The Simple Pharma Executive Mistake Lowering Drug Sales

Jun 27 2017

Studies show that patients think meds with simple names are safer and equally effective while drug brands become more difficult to pronounce. Stop! Pharma execs, before you name any more meds, take a closer look at the studies in the Journal of Health Psychology in which researchers provided groups of participants with names of imaginary medications. Dr. Simone Dohle and Dr. Michael Siegrist found participants consistently rated the meds with difficult-to-prounounce names as more likely to have more hazardous side effects. In contrast, simple names were percieved to be as effective but safer, and therefore more likely to be taken or bought. Researchers concluded: “people judged drugs with simple names as safer, assumed that those drugs had fewer side effects and were more willing to buy those drugs.”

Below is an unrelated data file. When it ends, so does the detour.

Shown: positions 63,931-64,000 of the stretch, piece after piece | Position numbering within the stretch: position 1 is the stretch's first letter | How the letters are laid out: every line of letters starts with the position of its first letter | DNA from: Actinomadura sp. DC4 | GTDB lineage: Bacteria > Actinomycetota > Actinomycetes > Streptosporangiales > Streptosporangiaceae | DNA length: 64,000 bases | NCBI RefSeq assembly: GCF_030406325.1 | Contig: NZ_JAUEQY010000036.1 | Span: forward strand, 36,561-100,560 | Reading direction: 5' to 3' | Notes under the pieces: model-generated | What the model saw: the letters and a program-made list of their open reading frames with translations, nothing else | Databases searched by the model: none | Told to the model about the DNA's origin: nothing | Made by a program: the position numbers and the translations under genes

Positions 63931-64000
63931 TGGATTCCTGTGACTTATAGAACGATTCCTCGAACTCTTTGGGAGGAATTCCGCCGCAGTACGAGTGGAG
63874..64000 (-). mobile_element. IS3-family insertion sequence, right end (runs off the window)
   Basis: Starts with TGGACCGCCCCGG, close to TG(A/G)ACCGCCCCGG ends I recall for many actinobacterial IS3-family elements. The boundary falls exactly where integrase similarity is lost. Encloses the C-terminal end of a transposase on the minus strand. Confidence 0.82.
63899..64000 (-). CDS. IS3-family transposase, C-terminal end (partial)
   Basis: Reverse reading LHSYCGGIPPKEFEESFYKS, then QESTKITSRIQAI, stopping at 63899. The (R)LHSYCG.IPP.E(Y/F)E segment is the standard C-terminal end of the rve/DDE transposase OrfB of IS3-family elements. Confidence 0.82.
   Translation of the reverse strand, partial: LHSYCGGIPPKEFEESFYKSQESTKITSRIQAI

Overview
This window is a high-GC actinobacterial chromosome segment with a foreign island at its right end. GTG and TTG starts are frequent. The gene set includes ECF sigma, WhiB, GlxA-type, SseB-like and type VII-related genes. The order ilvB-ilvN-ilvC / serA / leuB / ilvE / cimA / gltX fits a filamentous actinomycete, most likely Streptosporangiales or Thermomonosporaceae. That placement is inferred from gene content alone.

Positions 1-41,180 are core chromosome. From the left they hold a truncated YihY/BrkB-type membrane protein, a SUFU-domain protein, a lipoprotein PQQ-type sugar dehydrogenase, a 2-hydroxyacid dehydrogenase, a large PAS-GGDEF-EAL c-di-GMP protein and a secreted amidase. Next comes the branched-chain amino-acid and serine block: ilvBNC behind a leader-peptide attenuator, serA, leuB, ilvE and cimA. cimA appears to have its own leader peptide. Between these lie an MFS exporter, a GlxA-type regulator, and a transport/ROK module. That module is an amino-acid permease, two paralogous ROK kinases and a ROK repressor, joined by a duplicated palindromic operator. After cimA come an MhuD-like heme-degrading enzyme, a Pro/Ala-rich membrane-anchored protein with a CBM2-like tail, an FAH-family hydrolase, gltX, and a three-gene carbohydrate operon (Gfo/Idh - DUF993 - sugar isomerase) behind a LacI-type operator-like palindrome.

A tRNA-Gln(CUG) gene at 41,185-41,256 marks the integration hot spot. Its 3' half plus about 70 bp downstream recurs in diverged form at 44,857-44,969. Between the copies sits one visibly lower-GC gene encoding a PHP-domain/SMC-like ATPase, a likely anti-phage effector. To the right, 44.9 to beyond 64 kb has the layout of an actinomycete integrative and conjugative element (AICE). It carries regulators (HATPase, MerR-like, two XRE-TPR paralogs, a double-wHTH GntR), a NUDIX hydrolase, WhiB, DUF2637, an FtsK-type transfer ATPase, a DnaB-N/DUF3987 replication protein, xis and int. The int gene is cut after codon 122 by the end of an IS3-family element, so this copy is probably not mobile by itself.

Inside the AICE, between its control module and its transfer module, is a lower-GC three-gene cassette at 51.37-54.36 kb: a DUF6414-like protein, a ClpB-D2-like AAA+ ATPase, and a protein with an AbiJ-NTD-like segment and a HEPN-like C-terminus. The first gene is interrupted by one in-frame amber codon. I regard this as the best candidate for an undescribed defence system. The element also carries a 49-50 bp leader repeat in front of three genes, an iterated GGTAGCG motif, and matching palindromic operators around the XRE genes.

Pharma Still Complicates Names – WHY?

According to the pharma marketing blogger, John Mack, pharmaceutical companies overuse the letters “Z” and “X” in drug names. Some examples include Bevyxxa, Xermelo, Zerviate and Zejula. John Mack points out that the letter Z is the least commonly used letter in English accounting for only 0.07% of all letters in the Concise Oxford dictionary. However, for the drug names in his study, the letter Z accounted for 2.52% of the letters in drug names which is 3,300% more than expected. So why the overcomplicated names with undesirable scrabble letters? Avoid this mistake. You want the brand name of your medication to be memorable but more importantly, keep it simple! Bottom line: Avoid the 13 letter unpronouncable drug names because patients believe they are more dangerous, and the difficult names will therefore lower drug sales and adherence.

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